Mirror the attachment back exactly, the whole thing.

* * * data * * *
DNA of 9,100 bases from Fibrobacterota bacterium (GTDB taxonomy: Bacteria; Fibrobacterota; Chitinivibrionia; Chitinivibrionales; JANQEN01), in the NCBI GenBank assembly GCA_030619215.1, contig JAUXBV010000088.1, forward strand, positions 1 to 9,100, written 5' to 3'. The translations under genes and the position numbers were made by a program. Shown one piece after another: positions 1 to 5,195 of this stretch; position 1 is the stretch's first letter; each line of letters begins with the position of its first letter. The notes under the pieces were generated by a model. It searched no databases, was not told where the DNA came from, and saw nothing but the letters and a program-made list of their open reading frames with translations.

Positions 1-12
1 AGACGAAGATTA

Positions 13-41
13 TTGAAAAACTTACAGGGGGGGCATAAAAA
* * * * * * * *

DNA of 9,100 bases from Fibrobacterota bacterium (GTDB taxonomy: Bacteria; Fibrobacterota; Chitinivibrionia; Chitinivibrionales; JANQEN01), in the NCBI GenBank assembly GCA_030619215.1, contig JAUXBV010000088.1, forward strand, positions 1 to 9,100, written 5' to 3'. The translations under genes and the position numbers were made by a program. Shown one piece after another: positions 1 to 5,195 of this stretch; position 1 is the stretch's first letter; each line of letters begins with the position of its first letter. The notes under the pieces were generated by a model. It searched no databases, was not told where the DNA came from, and saw nothing but the letters and a program-made list of their open reading frames with translations.

Positions 1-12
1 AGACGAAGATTA

Positions 13-41
13 TTGAAAAACTTACAGGGGGGGCATAAAAA